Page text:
As a photographer, I have always loved photographers that assume a social function, particularly in everyday, real life experiences. Photographs that hold a memory of a loved one (family members) or that transport some memory across distance or time (that’s where my backdrops and personal props come to play). My photographs are like sayings or words which represent the people I am documenting - like a line from a Nollywood film.
Can you talk a little about your creative community and how important it is to you and your work?
My own community has always been very important to my work and is even more so today. When it comes to working in the creative industry I ask myself: are they being supportive of my culture and community and not just there to reap the economic benefits from Black bodies, friendships and/or culture whilst doing the bare minimum? Is the furthest they’ll go for us simply posting a black square on their socials without making the cultural changes within their businesses behind closed doors? You have to always think: how is it building, supporting the community(ies) I am part of? In this industry, we must also advocate and we ourselves (who can), have to continue to create opportunities for people within our communities to shine; investing time, energy and resources.
The theme of this year’s Homecoming is cultural exchange with a focus on global African influence. What do you see as your role within this?
Many of us hold influence in our different industries and within my role as a photographer cultural exchange has to be fair and transparent. It has to be an equal playing field where all parties reap the benefits of their labours. We must ensure the exchange is just and equal by holding our industries and ourselves accountable too! We all have a role to play in advocating for a positive cultural exchange on a grassroots local and global level, instead of trying to build a top-down model of what a culture should be. Because in the end someone else will take what we have and our communities will start to lose the power, agency and autonomy before you know it.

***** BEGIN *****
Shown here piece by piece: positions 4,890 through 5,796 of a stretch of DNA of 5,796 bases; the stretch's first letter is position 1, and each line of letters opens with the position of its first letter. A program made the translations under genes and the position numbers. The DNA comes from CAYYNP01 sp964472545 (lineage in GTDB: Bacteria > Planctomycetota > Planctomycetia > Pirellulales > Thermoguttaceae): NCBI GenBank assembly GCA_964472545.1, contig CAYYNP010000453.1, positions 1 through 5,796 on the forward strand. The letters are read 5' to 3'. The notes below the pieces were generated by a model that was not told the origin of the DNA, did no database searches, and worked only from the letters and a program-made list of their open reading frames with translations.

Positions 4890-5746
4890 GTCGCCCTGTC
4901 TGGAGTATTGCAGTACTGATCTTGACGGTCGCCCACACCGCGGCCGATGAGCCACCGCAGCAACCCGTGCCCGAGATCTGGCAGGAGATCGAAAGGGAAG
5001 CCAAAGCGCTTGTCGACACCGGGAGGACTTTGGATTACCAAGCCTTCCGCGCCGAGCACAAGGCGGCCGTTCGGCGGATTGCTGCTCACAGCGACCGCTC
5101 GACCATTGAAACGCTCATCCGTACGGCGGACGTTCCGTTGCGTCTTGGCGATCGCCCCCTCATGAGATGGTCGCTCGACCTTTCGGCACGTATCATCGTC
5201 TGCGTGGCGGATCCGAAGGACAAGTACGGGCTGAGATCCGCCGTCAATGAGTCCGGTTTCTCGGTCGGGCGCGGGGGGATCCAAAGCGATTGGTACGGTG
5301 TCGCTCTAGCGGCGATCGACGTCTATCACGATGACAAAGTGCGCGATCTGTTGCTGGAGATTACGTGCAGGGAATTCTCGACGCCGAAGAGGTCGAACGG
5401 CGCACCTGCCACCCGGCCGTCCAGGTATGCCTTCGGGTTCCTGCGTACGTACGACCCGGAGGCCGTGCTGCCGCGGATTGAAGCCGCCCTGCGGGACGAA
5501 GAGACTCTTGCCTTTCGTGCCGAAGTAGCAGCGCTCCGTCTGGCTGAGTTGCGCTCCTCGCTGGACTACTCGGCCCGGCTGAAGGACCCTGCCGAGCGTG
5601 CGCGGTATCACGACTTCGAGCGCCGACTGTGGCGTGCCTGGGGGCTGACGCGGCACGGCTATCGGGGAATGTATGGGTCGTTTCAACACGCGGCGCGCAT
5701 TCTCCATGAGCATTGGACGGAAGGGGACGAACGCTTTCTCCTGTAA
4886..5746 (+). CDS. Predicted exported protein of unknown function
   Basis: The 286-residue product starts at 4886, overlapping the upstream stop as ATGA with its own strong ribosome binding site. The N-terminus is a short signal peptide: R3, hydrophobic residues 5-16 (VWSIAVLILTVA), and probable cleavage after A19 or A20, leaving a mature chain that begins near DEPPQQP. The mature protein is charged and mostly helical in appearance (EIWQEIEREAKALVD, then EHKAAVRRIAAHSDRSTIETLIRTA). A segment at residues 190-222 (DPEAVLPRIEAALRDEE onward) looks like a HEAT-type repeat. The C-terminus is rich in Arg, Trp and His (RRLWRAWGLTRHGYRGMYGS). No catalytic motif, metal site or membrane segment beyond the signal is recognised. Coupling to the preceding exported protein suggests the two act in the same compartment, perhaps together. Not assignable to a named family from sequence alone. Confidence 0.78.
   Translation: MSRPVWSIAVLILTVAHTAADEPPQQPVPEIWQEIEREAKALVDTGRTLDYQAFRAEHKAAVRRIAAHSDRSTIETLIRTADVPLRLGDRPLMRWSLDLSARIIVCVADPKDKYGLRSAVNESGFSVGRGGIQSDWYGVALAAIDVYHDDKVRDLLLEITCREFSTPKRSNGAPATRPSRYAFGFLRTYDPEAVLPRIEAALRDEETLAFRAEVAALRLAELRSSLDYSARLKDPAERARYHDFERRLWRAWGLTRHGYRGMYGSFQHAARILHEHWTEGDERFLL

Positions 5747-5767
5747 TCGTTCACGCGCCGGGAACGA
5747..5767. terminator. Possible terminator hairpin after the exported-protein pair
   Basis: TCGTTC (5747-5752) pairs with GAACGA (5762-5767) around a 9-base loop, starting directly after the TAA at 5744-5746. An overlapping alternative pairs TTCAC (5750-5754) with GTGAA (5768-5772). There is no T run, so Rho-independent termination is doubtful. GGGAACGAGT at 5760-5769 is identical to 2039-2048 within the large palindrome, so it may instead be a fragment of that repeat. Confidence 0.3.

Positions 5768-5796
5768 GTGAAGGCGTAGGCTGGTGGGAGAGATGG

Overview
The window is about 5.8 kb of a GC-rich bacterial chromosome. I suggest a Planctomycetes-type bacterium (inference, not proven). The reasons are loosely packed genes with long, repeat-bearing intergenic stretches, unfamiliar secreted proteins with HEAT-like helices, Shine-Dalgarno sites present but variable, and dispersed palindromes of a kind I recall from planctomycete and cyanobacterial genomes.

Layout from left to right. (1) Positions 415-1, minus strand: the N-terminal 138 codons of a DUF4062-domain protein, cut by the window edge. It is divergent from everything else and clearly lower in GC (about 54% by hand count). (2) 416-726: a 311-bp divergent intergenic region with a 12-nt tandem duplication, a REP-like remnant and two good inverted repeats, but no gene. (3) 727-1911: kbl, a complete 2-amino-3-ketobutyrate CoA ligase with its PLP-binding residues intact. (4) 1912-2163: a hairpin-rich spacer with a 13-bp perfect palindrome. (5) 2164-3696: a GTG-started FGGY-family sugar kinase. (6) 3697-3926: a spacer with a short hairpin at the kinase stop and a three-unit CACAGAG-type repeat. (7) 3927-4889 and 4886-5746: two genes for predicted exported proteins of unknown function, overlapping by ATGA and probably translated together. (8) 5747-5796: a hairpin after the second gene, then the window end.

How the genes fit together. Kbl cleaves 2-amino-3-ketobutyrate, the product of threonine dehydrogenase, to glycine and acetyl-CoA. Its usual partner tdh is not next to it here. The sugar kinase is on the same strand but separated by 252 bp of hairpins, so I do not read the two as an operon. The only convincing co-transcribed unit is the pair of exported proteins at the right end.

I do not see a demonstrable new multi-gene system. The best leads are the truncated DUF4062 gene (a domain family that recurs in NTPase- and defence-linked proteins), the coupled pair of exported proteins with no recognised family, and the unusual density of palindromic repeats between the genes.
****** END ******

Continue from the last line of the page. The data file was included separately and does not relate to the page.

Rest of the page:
Who are some talented diaspora voices that you’re really excited about?
Omowunmi Ogundipe, Joy Labinjo, Adamu Bulus, Kadara Enyeasi, Sharmaarke Ali Adan, Sola Olulode, Chef Binta @ Fulani Kitchen, Ian Mwesiga, Feben Vemmenby, Peter Uka, Kay Kwabia, Makere Cross Thekiso, Matty Biayenda, Chukwuka Nwobi, Chigozie Obi, Baingor Joiner, Favour Jonathan, Fadekemi, Yasmina Atta, Adama Jalloh, Tunji Adeniyi-Jone and Ekene Emeka-Maduka.
Who do you look up to? Is there anyone’s career path or influence you’d hope to emulate?
My father, who is far from my field of work but who continues to teach me life lessons of purpose and intention over popularity.
You’ve worked on so many amazing projects for brands such as Fenty, Kenzo and Miu Miu – what would be your dream project?
The dream would be to continue snapping my family, friends and community for my book, and complete ongoing personal projects and community projects within my village in Nsukka and Yorkshire.
Lastly, what makes an image a “Ruth Ossai” image?
My favourite work is my 100% personal work, so I would say when it’s not by force! Allowing my subjects to appear as they naturally are within their own lives, their own personal styles, with their individualistic personalities and their own dynamism. It’s extremely important for me to capture each subject comfortably - whether it's showing their sense of humour or their own assertiveness - by giving them freedom to express their own identity through my creative lens.
I want my subjects to have total control over how they portray themselves - whether it be through choices in backdrops, poses, or their own personal style. I wish my images to fill my subjects with power and agency, so they can be free and allow their true selves to shine through.
Photographer: Ruth Ossai
Stylist: Ola Ebiti
Casting Director: Jonathan Johnson
Models: Eman Deng, Enoch Oyileki, Akinbolaji Osunsina, Ramel Lafitte, Elizabeth Ojambo
Creative Producer: Dominique Eva Taylor
Hair Stylist: Isaac V Poleon
Make-Up Artist: Grace Sinnott
Manicurist: Sylvie Macmillan
Fashion Assistant: Sally Bottomley
Styling Assistants: Leonor Carvalho, Cynthia Igbokwe
Photographer Assistants: Ryan Coleman Connoly, Jermaine Ampomah, Luke Ossai
Interview: Georgia Graham